The Su-35 fighters for Iran if approved, could come from the existing airframes intended for Egypt.
Head of the Islamic Republic of Iran Air Force (IRIAF), Brig. Gen. Hamid Vahedi, says his service is interested in acquiring the Sukhoi Su-35 fighter from Russia, Alert 5 first noted.
Speaking to Borna news agency on Sep. 4, 2022 he said Iran is no longer looking at the Su-30. Approval is still required from Iran’s Army Command and the Armed Forces General Staff Command.
He said: “This issue is on the agenda and we hope to be able to get these 4++ generation fighters in the future.”
The Sukhoi Su-35 is a version of the Su-27 fighter jet that has been deeply modernized to achieve a significant increase in its combat effectiveness against aerial, ground, and sea-surface targets. The design of the Su-35 incorporates the most successful engineering concepts that previously tested well on the Su-27/Su-30 aircraft family.
According to United Aircraft Corporation (UAC), the Su-35 “combines the qualities of a modern fighter (super-maneuverability, superior active and passive acquisition aids, high supersonic speed and long range, capability of managing battle group actions, etc.) and a good tactical airplane (wide range of weapons that can be carried, modern multi-channel electronic warfare system, reduced radar signature and high combat survivability).”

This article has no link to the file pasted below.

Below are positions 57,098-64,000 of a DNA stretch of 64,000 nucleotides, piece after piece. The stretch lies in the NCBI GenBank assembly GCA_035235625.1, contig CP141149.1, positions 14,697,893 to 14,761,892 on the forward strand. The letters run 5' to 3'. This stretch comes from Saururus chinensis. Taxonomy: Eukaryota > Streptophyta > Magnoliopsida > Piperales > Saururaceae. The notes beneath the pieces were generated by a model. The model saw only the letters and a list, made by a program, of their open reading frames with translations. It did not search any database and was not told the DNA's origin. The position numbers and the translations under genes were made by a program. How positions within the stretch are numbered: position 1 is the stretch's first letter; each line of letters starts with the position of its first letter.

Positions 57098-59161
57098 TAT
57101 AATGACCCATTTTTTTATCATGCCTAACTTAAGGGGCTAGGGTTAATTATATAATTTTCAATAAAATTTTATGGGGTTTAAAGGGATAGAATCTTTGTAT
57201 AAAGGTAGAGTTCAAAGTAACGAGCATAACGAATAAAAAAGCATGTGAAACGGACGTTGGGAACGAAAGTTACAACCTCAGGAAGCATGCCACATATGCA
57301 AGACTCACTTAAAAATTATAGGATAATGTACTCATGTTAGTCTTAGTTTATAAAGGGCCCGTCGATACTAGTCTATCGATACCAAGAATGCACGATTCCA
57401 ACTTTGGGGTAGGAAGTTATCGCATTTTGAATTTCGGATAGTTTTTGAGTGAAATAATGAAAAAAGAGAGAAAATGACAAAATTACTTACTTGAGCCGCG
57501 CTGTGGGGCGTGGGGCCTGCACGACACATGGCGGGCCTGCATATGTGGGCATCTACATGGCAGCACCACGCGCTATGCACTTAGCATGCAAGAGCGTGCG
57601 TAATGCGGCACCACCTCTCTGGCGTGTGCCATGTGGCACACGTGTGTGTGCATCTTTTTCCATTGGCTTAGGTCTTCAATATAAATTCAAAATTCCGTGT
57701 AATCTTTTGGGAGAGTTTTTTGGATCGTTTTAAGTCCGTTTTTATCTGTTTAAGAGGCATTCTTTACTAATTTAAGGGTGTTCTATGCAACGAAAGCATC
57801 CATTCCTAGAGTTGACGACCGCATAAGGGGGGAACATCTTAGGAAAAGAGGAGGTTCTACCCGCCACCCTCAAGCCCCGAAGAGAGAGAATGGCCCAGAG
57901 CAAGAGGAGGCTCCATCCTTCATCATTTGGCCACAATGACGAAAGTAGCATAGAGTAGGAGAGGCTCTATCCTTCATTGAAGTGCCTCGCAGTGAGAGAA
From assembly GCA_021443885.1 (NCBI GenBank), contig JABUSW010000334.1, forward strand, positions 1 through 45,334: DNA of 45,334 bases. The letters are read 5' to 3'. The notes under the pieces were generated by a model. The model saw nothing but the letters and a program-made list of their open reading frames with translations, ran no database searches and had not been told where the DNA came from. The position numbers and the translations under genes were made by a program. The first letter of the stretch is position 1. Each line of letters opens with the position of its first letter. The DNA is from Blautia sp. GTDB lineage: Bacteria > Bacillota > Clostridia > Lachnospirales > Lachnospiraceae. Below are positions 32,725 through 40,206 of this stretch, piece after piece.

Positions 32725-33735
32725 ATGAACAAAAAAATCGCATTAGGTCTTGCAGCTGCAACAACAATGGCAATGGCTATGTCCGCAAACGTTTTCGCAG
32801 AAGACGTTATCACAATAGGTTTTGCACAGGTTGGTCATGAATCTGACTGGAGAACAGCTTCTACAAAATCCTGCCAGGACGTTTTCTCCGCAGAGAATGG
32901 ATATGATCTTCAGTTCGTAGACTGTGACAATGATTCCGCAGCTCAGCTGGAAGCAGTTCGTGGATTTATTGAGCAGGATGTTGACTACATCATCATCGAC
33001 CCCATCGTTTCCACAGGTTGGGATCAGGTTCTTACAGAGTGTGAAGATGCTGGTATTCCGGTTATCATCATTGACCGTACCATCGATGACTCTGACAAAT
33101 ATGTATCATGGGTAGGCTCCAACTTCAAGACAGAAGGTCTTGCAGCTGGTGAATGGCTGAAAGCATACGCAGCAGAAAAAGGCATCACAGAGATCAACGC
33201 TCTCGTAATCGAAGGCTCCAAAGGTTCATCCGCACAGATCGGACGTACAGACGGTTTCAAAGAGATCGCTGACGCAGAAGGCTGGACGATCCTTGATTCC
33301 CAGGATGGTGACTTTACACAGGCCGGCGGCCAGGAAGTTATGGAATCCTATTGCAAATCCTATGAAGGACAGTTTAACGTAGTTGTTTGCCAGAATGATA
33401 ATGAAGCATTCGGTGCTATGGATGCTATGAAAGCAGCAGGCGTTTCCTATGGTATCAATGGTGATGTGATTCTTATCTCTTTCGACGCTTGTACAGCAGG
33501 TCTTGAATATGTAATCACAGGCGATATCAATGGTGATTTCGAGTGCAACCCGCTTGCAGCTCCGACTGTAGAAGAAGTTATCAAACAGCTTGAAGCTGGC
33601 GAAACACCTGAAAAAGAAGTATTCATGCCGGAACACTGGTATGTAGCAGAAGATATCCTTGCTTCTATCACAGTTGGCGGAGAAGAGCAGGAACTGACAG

The Su-35 is capable of flying at Mach 2.2 (1,500 mph), carries a payload of weapons up to 8,000kg, and has a range of around 1,000 miles.
It was reported back in 2020 that Egypt and Algeria are scheduled to take delivery of Su-35s.
As we have already explained the Egyptian Air Force had to become the first customer for the Su-35 in the Middle East area, following the signing of a contract in 2018 (not confirmed until May 2020), comprising the delivery of 24/26 aircraft for approximately USD 3 billion. But there are several indications that Egypt is never going to get any Sukhoi Su-35 fighter jets. As The Aviation Geek Club contributor and Helion & Company publisher’s editor Tom Cooper explained, by side the US pressure – which, certainly enough, was crucial (why should Washington continue providing US$ 3 billion aid to Cairo (incl. about US1.7 billion military aid), if the latter goes buying Russian combat aircraft) – but, word is the Egyptians tested an Irbis-E radar (from the Su-35) against Rafale‘s ECM-system, and the latter easily overpowered the former.
The Su-35s produced for the Egyptian Air Force are currently parked in Komsomolsk-on-Amur and they are going to remain there for a while longer unless another nation purchase them. Thus if the Su-35 deal for Iran is approved, the jets could come from the existing airframes intended for Egypt.
Photo credit: Russian Ministry of Defence